What Is a Casino?
A Casino is a place where the activity of gambling takes place. This can range from the elaborate Las Vegas casinos to the pai gow tables in New York’s Chinatown, but the concept is the same. Although many casinos add luxuries such as restaurants, free drinks and stage shows to help attract gamblers, any venue that houses gambling activities can be considered a casino.
A casino’s main source of revenue is the house edge, which is a built in advantage that allows it to make money. This advantage is very small, usually less than two percent, but it adds up over the millions of bets placed by patrons each year. This virtual assurance of profit allows casinos to build spectacular hotels, fountains and replicas of famous monuments.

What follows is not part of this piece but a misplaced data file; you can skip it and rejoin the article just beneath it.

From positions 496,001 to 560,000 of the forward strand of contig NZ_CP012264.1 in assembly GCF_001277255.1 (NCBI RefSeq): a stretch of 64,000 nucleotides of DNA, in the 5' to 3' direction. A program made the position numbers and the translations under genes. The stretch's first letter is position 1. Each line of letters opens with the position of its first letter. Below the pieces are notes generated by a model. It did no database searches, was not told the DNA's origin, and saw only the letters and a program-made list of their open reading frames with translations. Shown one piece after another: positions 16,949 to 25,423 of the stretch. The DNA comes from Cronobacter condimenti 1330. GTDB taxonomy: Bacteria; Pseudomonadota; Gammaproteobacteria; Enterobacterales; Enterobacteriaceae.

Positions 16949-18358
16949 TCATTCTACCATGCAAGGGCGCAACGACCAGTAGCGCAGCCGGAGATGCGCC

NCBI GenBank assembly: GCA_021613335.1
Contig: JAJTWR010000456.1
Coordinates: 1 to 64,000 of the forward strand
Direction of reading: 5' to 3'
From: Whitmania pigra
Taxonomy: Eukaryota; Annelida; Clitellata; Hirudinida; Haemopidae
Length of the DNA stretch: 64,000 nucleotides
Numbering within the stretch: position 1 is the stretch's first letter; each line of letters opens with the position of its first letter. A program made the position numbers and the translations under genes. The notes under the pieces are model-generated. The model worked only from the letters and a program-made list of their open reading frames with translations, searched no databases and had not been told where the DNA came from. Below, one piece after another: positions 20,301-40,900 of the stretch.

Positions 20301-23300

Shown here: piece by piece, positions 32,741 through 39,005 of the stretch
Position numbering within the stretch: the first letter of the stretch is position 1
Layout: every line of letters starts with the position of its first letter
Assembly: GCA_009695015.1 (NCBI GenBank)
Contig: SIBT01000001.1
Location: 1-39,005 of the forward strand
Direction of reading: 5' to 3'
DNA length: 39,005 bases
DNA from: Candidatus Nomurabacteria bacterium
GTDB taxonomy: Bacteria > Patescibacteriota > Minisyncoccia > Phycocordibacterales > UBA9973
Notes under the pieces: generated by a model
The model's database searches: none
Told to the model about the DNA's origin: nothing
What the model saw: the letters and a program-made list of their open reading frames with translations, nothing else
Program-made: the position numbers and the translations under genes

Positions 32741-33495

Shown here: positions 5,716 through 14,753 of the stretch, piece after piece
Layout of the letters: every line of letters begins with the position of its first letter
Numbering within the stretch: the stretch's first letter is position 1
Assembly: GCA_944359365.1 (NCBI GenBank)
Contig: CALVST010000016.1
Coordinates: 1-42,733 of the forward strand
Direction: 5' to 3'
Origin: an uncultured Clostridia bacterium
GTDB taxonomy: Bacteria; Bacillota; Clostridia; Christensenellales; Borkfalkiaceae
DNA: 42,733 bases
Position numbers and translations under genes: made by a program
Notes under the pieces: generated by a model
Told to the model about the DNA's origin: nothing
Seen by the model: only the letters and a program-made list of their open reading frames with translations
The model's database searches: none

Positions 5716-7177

Most casinos offer a variety of table games and slot machines. The table games include poker, blackjack and roulette. In addition, some casinos feature traditional Far Eastern games such as sic bo (which spread to American and European casinos in the 1990s), fan-tan and pai gow.
Casinos must employ security measures to prevent cheating by patrons and staff. The presence of security cameras throughout a casino is one way to deter this activity. Some casinos also use catwalks above the casino floor, which allow surveillance personnel to look directly down, through one-way glass, on the activities at the table and machine games.
Casinos must also monitor their own house edges and variance. These are calculated by mathematicians and computer programmers who specialize in gaming analysis. Using these statistics, casino managers can plan for the expected amount of revenue and determine how much cash reserves are needed to cover losses.